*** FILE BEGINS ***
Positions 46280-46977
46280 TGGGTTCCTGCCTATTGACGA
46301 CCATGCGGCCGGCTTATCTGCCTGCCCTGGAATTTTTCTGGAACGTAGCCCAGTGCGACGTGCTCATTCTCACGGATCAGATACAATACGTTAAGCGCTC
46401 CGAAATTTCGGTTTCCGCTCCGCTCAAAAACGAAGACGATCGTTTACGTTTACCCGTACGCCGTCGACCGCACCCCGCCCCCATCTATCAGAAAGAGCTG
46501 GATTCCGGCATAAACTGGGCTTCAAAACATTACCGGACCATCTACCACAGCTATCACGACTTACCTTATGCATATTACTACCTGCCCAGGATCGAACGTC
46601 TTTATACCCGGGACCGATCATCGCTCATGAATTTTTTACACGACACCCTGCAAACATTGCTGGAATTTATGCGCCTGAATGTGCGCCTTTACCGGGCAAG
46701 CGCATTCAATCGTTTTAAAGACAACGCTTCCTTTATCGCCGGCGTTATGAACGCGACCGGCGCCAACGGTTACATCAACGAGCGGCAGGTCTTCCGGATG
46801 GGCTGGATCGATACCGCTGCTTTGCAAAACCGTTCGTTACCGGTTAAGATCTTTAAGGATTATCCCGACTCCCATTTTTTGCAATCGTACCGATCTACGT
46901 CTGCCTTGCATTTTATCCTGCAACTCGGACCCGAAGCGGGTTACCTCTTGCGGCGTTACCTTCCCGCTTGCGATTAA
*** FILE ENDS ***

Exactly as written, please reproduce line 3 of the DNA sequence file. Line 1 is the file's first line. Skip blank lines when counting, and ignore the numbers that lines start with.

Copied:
46301 CCATGCGGCCGGCTTATCTGCCTGCCCTGGAATTTTTCTGGAACGTAGCCCAGTGCGACGTGCTCATTCTCACGGATCAGATACAATACGTTAAGCGCTC